Next stop was the small town of Cafayate, about 4 hours south of Salta, famous for it´s wine and scenery. On our first afternoon there we looked around the town, and found a great empanada place for lunch, called ´Casa de La Empanada´, which had a huge selection of fillings which were all great. We also went to a local goat farm, where we had a short tour to see the factory, meet the friendly goats, and try some of the cheese. Whilst there we met another couple from the UK (the first British people since arriving in Argentina), who we hit it off with, and met later on for drinks. They were doing a cycle tour of the Americas over 18 months, and I think they have inspired Duncan even more to try cycle tourism in future. Not sure I could manage their route though, as their next few days would be heading up over the Andes! On leaving the bar at 1am it started to rain, so Duncan and I hurried back to our hostel and bed before we got too wet...only to be awakened an hour later by rain pouring through the ceiling and soaking our bed! Needless to say it was not a good night´s sleep after that, curled up on a damp mattress underneath our plastic ponchos, listening to the rain drip down!


Day 2 in Cafayate we dragged our tired bodies out of bed, hired bikes and took them on the bus 50km out of town along the Quebrada de Las Conchas for a day of cycling. The lack of sleep and having not cycled for months made the ride hard work for me, but the scenery made up for it, cycling along a river valley, with amazing hills and weird rock formations to see the whole way along. Unfortunately it started to rain (hard!) about 6km away from town, and we arrived back soaking yet again. Thankfully though we had managed to change room by this time, so warmed up with a shower then caught up on some sleep in the afternoon while the rain passed.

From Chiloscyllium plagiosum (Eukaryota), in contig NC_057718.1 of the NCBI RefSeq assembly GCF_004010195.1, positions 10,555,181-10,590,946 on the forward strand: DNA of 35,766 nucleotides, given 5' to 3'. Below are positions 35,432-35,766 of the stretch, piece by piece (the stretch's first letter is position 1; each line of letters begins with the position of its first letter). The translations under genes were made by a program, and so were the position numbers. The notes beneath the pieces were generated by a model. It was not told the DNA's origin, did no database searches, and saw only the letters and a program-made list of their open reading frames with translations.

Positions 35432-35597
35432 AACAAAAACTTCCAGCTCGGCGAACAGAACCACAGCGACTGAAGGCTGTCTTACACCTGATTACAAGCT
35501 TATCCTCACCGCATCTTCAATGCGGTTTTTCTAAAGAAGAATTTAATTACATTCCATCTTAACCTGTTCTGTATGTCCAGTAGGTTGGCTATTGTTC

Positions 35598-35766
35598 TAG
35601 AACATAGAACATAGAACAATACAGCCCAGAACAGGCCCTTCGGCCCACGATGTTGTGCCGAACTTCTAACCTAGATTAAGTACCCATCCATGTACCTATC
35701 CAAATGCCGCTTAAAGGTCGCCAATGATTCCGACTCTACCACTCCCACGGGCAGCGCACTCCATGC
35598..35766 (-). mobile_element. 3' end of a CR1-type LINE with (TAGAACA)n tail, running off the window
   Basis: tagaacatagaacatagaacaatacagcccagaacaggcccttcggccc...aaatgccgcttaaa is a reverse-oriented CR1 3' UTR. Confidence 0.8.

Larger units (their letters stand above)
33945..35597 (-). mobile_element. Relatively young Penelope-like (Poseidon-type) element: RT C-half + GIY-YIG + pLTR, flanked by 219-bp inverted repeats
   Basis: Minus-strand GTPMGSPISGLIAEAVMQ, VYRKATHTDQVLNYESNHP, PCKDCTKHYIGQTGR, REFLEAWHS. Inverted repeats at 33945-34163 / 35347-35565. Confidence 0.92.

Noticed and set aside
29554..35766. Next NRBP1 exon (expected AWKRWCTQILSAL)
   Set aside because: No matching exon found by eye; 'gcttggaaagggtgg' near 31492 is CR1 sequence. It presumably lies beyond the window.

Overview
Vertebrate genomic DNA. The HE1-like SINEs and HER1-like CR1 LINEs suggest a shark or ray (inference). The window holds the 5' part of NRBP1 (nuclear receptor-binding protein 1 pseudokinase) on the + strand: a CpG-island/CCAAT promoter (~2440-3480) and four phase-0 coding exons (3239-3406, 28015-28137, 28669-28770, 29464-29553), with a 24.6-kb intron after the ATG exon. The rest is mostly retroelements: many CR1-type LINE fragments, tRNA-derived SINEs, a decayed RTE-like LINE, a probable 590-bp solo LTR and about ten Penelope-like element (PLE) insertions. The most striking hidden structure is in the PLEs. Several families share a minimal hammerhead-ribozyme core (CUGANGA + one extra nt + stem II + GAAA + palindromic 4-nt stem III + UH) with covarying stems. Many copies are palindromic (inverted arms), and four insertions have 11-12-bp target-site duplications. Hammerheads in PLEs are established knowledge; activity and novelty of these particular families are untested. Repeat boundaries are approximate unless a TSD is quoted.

Our final day in Cafayate we hired bikes again, and headed out to find some bodegas and sample the local wine. To begin with we had little success. We cycled along lanes through vineyards, but couldn´t find the first two bodegas labelled on our map, despite following signs saying they were only 300m away! Eventually we found a small ´artesanal´ bodega, and had a short tour and tasting. We were amazed to find that the wine here was less than 2 pounds a bottle, and delicious, so I couldn´t resist buying a bottle. After this we headed to two of the larger bodegas, and had more tastings, another tour, and of course bought more wine! We finished our cycle with more empanadas and some malbec and torrentes wine flavoured ice cream, yummy! Then we were back on the road, heading to Cordoba, 18 hours away...


Posted by duncan-alice 16:07 Archived in Argentina Comments (0)